Not many hotels come with their own 18th-century olive press, museum, artefacts and medieval monuments. But then Kapsaliana Village Hotel isn’t a run-of-the mill retreat (though there is a mill, owned by the Arkadi Monastery and now used to showcase tools from the press). The living areas are scattered with an archaeologist’s dream bounty: terracotta urns, traditional tools, lanterns and candlesticks. Even the bedrooms, set in 16 stone buildings, are steeped in history, with vaulted ceilings, rustic stone walls and uneven outdoor staircases.
The village’s focus was originally the olive oil press. These days, the boutique bedrooms, relaxed restaurant and outdoor pool take centre stage, and the press has been taken apart, with wheels dotted around the museum and pitharia in the lounge. The gardens look out over the olive groves, with snatches of sea in the distance, and pads come with private terraces.
The restaurant is styled around a typical Cretan kitchen, with wooden tables and chairs, white arched walls and bright tapestries. Chef Maria finds out guests’ culinary leanings, and cooks a simple set menu based on their preferences. Food is organic, locally sourced and simply delicious, with dishes such as lamb with artichokes, chicken with lemon and olives, meat pie with wild herbs and delicate sugared pastries. Each room is named after a different Greek hero – and you can write your own epic adventure with a stay here. Kapsaliana.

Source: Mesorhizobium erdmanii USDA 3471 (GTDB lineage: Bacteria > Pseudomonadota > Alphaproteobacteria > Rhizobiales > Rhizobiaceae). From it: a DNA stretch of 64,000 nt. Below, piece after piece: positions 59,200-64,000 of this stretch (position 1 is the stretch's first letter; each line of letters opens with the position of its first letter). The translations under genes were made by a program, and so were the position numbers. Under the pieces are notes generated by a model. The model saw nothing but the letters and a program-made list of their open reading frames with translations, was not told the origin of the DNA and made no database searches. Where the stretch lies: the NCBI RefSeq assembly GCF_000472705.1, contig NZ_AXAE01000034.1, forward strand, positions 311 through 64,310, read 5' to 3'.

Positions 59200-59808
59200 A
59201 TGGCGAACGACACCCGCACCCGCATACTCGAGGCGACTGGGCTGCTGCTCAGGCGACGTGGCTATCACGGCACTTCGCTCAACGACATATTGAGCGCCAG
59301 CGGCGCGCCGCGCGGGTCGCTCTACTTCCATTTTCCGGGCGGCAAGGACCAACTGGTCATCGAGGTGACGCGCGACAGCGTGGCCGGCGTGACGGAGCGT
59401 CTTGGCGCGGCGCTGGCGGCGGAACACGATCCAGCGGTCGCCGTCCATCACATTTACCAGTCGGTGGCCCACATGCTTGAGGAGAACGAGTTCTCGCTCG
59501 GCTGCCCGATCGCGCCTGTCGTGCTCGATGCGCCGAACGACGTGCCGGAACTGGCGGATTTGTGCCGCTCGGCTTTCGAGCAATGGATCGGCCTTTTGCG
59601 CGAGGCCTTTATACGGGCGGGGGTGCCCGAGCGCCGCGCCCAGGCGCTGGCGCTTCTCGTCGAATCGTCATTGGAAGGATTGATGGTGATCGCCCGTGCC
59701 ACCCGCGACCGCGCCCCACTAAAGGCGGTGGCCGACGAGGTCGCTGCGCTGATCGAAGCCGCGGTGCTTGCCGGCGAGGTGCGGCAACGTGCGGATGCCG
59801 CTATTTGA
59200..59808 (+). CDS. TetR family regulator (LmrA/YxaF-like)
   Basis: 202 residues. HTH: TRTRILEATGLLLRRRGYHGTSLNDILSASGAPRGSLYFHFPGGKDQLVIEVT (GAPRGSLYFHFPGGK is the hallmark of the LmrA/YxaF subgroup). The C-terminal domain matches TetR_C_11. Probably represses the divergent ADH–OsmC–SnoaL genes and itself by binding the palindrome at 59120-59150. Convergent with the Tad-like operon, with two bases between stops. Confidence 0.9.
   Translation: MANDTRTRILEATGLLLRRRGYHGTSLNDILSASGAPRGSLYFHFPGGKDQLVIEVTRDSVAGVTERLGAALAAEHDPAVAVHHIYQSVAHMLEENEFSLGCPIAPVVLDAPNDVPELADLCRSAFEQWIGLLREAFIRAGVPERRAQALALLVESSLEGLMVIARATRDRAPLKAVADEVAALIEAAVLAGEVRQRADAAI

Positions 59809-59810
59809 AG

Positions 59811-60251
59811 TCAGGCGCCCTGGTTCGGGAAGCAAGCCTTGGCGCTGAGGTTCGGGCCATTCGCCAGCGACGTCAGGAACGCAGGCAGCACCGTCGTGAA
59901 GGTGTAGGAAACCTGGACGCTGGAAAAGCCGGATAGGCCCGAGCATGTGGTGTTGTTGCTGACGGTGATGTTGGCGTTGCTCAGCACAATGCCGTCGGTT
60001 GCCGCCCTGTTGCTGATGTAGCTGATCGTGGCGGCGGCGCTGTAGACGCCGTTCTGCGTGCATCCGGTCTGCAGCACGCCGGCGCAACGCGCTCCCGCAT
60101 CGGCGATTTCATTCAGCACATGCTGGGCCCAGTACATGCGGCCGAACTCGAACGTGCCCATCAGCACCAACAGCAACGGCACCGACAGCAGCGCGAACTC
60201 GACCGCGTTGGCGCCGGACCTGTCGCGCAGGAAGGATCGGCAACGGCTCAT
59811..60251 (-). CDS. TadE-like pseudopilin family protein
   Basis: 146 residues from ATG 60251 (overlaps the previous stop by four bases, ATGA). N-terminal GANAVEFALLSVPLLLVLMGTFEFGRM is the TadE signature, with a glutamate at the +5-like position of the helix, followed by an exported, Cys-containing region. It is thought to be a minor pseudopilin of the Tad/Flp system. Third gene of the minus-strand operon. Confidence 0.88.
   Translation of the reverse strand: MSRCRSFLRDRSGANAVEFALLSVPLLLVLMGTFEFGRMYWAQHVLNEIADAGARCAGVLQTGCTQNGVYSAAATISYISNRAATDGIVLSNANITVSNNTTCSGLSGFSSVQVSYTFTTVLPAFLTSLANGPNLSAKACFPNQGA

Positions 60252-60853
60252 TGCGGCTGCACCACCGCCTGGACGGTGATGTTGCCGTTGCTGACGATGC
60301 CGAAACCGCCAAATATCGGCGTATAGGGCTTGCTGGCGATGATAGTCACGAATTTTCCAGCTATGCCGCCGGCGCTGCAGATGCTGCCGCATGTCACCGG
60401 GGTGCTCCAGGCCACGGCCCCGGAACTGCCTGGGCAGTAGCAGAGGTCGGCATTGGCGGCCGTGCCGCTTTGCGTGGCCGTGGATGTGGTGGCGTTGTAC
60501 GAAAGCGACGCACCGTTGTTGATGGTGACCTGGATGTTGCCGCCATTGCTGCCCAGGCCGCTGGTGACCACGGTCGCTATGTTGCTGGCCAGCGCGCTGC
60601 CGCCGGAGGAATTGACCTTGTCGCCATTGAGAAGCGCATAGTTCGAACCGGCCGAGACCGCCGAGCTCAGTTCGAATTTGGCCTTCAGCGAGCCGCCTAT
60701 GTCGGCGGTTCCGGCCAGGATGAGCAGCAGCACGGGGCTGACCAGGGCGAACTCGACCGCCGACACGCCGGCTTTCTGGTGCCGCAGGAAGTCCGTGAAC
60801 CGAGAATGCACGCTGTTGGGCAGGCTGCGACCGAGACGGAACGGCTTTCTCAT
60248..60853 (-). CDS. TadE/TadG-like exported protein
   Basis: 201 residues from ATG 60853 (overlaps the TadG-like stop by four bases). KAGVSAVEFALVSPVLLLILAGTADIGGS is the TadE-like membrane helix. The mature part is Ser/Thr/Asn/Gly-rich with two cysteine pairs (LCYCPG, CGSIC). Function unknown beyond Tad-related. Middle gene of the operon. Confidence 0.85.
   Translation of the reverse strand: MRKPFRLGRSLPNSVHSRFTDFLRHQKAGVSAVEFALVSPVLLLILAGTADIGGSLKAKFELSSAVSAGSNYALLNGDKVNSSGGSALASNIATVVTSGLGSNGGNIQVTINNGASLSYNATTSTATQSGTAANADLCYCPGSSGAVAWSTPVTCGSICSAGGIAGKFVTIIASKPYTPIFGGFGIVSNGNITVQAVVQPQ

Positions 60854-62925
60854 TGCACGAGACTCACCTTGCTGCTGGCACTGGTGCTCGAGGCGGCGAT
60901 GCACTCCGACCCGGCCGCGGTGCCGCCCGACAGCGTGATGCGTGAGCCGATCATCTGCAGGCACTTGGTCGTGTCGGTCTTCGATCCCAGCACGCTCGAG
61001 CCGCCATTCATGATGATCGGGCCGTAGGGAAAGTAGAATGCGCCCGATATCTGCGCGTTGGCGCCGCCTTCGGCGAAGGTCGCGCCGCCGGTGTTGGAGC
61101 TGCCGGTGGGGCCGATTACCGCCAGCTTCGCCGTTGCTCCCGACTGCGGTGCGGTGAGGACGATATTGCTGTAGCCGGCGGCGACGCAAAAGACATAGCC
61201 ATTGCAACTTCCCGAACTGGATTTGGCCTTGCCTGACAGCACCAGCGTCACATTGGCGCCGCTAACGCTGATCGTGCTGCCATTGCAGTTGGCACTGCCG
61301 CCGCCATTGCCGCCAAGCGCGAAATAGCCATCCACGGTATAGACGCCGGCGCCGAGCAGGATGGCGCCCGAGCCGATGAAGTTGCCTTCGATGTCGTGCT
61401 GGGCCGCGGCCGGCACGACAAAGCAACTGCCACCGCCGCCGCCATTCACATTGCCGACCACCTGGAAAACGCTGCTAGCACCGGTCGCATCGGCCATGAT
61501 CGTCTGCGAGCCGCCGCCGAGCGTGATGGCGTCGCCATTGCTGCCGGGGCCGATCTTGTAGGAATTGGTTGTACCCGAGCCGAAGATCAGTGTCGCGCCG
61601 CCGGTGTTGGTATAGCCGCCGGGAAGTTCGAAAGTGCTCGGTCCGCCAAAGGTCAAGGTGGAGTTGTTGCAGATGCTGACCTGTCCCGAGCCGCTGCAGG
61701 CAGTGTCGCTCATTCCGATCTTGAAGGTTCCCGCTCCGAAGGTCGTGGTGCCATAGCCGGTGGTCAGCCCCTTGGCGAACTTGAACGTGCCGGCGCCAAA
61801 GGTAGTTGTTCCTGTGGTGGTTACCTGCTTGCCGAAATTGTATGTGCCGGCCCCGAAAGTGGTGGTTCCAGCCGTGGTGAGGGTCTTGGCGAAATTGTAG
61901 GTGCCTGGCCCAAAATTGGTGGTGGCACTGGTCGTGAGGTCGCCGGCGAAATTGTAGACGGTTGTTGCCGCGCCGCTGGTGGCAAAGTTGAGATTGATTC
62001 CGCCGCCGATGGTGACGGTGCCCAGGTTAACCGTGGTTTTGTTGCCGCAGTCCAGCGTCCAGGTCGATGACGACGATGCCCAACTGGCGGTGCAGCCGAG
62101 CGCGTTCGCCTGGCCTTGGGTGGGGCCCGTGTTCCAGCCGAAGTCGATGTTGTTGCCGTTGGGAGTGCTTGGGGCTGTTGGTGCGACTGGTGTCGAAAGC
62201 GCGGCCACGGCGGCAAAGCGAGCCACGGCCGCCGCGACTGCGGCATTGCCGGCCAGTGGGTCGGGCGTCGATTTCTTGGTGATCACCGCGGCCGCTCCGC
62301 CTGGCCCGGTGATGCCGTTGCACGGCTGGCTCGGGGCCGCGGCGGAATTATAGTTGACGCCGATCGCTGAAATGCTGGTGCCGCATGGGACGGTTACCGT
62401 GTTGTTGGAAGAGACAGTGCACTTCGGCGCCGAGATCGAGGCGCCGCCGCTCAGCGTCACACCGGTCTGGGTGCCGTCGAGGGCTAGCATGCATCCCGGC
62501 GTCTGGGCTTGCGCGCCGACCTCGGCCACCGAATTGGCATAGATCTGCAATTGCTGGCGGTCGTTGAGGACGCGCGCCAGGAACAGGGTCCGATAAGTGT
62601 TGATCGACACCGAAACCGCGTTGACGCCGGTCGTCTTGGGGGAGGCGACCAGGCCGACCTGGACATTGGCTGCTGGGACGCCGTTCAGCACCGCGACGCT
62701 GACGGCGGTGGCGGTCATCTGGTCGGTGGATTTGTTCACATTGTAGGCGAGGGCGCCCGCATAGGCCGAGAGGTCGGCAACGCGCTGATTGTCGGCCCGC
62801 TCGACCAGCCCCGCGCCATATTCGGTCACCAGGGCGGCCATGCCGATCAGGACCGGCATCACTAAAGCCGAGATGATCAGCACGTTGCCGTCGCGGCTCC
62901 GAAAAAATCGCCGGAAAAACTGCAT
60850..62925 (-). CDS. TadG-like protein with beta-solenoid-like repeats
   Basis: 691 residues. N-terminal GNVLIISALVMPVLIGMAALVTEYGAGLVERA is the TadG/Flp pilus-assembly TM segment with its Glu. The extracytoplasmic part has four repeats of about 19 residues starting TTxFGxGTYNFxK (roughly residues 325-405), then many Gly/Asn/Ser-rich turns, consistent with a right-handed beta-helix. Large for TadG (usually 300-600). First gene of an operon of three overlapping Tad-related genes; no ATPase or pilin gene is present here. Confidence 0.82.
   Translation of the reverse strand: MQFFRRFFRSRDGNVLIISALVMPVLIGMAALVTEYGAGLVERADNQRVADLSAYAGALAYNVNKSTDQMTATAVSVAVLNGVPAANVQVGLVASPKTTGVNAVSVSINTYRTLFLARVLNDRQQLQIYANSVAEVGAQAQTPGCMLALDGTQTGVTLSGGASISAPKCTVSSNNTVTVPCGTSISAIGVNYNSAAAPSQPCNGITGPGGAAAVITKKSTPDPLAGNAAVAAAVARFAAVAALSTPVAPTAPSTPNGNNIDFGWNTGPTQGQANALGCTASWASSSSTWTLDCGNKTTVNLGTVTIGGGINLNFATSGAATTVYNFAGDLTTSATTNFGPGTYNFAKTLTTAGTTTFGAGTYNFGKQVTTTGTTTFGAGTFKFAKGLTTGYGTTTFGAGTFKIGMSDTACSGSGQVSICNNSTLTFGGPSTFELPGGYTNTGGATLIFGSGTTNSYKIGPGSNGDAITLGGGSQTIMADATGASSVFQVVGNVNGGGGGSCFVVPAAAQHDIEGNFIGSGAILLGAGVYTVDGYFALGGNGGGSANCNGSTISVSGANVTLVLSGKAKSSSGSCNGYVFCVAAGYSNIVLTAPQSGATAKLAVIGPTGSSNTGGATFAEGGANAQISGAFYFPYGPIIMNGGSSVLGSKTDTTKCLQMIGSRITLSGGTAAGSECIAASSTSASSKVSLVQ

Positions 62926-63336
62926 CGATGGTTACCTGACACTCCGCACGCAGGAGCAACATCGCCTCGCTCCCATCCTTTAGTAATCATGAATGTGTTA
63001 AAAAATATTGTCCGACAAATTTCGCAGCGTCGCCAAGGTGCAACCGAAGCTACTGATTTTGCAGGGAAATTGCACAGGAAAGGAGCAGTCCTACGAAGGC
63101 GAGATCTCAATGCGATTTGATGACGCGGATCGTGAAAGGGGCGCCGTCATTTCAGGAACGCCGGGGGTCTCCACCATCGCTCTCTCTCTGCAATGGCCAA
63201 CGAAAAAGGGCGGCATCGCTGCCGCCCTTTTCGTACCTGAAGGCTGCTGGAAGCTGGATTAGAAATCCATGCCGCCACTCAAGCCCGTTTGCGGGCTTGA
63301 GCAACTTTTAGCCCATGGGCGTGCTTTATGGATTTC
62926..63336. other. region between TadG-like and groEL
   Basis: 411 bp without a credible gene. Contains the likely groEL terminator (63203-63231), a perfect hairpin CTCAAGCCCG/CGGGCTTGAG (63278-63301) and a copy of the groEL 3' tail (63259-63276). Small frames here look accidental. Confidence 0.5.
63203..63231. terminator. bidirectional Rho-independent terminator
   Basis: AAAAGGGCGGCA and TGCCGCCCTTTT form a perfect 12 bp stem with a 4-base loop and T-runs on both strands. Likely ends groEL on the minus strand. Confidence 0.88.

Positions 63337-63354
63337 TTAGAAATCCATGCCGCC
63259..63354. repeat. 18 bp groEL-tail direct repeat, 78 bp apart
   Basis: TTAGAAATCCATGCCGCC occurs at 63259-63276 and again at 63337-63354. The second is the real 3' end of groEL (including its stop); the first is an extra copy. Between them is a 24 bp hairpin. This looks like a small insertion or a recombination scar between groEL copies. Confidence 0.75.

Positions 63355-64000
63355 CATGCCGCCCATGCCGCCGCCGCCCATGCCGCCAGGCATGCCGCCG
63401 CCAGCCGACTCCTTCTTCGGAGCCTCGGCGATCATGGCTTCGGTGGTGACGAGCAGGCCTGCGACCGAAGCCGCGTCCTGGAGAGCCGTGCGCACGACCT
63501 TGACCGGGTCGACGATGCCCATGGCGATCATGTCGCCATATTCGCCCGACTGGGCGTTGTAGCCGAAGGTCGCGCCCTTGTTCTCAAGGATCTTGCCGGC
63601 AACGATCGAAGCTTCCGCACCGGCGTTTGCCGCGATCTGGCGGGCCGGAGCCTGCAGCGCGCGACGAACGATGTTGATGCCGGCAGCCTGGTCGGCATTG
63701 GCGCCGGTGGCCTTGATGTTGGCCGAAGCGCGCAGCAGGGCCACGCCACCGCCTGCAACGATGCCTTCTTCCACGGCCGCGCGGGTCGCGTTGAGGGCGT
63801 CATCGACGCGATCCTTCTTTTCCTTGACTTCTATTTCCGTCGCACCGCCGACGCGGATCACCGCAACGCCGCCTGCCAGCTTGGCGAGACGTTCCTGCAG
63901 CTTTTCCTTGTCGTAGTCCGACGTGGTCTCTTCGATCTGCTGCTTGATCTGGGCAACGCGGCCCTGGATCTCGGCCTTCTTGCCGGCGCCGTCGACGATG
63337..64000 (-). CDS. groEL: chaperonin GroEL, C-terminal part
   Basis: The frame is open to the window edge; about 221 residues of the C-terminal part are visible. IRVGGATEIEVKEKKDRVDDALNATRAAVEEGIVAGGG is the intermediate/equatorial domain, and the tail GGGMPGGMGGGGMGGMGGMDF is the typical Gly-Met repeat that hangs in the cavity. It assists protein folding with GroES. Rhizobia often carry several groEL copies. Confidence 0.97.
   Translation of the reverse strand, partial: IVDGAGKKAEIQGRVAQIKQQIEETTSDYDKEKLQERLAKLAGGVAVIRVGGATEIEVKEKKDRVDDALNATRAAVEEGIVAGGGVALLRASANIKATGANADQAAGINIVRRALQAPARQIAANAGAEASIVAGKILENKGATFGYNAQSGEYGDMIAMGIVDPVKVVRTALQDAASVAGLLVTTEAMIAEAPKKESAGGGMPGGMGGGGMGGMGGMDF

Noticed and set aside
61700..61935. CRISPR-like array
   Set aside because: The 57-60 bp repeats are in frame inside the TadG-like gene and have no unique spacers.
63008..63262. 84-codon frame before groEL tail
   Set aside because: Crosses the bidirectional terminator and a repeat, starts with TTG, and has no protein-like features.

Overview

This Alain Ducasse-owned inn in rural France, where grapes grow fatly and the sun shines ripely, is as Provençal as petanque and pastis. Nocturnal nuns and Gallic generals have bedded down here – though they had to make do without the turquoise pool and wine conservatory, poor things.
All ten rooms are beautiful but for historic gravitas, opt for the Lucrèce de Barras suite (where General de Gaulle often rested his hoary head).
Unsurprisingly, the star of the show is the restaurant. Ducasse wouldn’t leave just any old Tom, Dick or Jean-Claude in charge of his kitchen: head chef Benoit Witz has already enjoyed a glittering culinary career, having first worked with his boss back in 1987, at Louis XV in Monte Carlo. Witz’s philosophy is low-key: “Real ingredients, simple cooking and authentic tastes.” Most of the restaurant’s produce comes from its gardens; everything else is from within a 30km radius.
Choose from a variety of menus: seasonal, six-course tasting, and the weekend lobster menu. Porcelain vegetables by local French artist Jean-Paul Gourdon decorate the white-linen-topped tables and the crockery comes from Atelier Soleil, one of the oldest pottery producers in Provence. Hostellerie de l’Abbaye de la Celle.
This unique hotel is spread throughout a hamlet in the Italian Apennines. It’s a throwback to the Middle Ages (thanks to the craftwork made by villagers, restoration-revived traditions and rustic simplicity) that seamlessly incorporates a healthy dose of thoroughly modern luxury.